There are more newspapers and weeklies, more TV channels and more radio programs than ever before. Are we all better informed than before? No, because along with the growth of the supply, information was also reduced to merchandise. General news about rising media stars and declining public interest and about the price we pay for all of this.
The penetrating influence of commercialization in the media sector has been tangible for some time in the South. Large corporations, managers of radio and TV stations, have invaded the living room and take hostages of viewers and listeners with instant information and cultural uniformity. Whoever tries to eradicate against that current must have very strong arms and is at risk for his life. With us, the consequences of this commercialization are becoming increasingly clearer. You see, hear or read what are offered as news and information.
Journalism in Today’s World
Today the journalist is the watchdog that the politicians have to keep in mind. Now that the depilation has been continued, expert sees more space for the press. Politics and justice have also been discredited and in this new framework journalists are today the guardians of democracy. According to experts, this is done by identifying the problems on time, by preventing the agenda of politicians and public opinion from diverging, by denouncing scandals and by making citizens more aware of the population. A noble task and at the same time a heavenly challenge. But does the press also work like that? Does the journalist have the space to perform that task? Or are there other forces in the game that jeopardize good journalism?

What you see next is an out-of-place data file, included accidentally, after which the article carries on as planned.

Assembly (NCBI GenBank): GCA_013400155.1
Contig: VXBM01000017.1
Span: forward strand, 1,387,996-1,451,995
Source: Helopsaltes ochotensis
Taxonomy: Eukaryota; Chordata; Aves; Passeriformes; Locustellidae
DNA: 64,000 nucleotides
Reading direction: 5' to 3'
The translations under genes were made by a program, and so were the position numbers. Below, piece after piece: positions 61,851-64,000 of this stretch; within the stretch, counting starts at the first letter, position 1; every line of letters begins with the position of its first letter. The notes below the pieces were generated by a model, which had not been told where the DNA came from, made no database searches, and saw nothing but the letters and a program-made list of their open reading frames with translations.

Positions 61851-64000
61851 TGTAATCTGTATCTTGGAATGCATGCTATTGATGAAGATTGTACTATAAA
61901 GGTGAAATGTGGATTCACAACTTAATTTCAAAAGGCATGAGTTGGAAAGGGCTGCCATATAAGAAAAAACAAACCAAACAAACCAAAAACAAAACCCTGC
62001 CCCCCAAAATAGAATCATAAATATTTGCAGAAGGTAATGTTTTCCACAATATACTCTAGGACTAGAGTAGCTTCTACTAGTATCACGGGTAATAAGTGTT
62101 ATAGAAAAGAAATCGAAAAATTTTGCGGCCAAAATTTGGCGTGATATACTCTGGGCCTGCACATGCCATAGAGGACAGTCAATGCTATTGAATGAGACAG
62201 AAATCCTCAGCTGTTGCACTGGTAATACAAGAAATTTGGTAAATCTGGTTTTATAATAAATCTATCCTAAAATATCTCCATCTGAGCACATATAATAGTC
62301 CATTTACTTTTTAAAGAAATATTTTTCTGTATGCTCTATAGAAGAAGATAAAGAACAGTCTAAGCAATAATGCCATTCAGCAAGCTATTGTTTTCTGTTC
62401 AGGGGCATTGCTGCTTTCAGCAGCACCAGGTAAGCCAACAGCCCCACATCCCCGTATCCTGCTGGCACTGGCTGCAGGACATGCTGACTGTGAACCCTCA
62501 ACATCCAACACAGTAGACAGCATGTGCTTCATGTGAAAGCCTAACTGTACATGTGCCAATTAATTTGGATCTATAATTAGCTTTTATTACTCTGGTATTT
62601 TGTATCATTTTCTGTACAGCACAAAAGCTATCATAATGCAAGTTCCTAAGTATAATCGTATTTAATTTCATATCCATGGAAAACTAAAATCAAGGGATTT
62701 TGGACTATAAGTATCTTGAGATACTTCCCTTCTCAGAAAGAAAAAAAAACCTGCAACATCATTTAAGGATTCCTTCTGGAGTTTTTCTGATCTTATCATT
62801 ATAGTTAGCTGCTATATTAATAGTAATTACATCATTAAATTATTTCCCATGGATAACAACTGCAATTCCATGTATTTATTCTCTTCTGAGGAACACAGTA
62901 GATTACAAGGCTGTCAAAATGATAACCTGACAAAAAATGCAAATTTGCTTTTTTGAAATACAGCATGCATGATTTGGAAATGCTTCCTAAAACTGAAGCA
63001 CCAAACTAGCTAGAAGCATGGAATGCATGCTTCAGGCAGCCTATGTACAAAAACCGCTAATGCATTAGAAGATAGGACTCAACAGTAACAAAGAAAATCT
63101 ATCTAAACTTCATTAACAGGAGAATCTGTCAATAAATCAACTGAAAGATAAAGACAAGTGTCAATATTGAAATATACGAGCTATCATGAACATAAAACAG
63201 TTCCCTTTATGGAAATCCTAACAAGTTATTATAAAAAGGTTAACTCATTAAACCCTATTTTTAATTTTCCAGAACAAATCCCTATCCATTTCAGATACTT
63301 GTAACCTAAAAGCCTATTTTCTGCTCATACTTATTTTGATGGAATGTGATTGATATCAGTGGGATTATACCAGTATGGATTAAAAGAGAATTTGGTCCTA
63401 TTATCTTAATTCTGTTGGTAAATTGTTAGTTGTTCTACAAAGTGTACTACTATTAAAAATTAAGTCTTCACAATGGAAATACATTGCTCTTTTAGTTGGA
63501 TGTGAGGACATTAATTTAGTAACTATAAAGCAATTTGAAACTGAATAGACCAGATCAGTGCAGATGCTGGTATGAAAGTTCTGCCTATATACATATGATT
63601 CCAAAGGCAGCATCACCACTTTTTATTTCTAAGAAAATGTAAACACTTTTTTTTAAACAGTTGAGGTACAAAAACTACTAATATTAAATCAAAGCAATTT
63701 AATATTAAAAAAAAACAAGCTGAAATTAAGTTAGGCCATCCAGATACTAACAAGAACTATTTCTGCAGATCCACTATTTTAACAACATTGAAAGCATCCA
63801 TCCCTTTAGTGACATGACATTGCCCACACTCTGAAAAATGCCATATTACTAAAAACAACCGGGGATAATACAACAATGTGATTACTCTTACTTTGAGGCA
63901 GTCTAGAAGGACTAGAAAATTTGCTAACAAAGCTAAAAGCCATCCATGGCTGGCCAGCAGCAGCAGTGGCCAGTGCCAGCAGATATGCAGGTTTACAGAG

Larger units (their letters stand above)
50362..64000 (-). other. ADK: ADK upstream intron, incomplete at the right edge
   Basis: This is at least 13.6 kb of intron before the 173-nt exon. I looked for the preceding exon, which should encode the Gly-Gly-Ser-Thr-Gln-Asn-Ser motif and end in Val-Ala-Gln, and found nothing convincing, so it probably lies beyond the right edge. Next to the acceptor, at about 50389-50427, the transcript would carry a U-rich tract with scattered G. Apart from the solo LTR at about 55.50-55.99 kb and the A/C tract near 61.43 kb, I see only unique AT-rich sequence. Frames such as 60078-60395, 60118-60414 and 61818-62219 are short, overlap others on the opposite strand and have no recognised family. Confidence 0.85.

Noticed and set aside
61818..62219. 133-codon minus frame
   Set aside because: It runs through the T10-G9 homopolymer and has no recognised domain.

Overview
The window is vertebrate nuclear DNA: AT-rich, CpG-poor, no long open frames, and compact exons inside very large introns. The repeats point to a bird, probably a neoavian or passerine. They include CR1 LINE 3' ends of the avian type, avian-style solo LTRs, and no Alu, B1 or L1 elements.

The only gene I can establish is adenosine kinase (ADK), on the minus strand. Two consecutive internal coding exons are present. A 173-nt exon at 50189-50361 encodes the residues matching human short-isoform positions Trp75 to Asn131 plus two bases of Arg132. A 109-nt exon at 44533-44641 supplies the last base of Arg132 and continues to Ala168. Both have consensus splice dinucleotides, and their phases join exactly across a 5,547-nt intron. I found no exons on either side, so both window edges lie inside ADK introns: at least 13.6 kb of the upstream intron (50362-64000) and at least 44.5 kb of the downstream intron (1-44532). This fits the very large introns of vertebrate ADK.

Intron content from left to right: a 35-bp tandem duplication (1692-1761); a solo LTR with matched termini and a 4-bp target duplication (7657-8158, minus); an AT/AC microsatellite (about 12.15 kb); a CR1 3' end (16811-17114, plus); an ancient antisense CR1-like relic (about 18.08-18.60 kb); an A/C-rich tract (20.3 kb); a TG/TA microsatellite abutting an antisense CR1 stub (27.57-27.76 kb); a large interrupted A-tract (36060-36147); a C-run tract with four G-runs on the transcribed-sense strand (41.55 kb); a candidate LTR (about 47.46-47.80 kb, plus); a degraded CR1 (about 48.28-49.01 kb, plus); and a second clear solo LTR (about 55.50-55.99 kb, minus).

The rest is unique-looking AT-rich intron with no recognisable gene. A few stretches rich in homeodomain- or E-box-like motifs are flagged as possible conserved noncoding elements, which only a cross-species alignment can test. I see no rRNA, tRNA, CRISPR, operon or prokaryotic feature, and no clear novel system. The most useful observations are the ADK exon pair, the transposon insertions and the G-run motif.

The Battle of the Figures
Since the beginning of September, the rivalry between top channels has been played at its best. The competition is fierce than ever.The daily and weekly press does not escape the competition. For the favor of the readers and the advertisers, it is necessary to be fought nowadays. The emphasis is no longer on the editorial but on the commercial competition. While in the seventies people stood out in the content-editorial and political-ideological field, today all the attention is focused on marketing and promotion. Additional attachments, theme numbers and special sections of the text bulge out the racks and mailboxes, because everyone wants to serve their target group the best.
The news has become a consumer item and almost all media try to increase their market share with the same tricks. The most important country is the interior. International news disappears or is reduced to minimal proportions. Foreign news is little read, so people shrink the space for those pages and they shift backwards. Newspaper editors, upholster their foreign contributions via international press agencies and copyright on some foreign newspapers, much less by contacting foreign correspondents themselves. Foreign news is second-hand news. Some newspapers have simply abolished their foreign editors. That trend was first visible in the large public newspapers, but now also continues in the quality newspapers. After all, they also respond to voyeurism in us.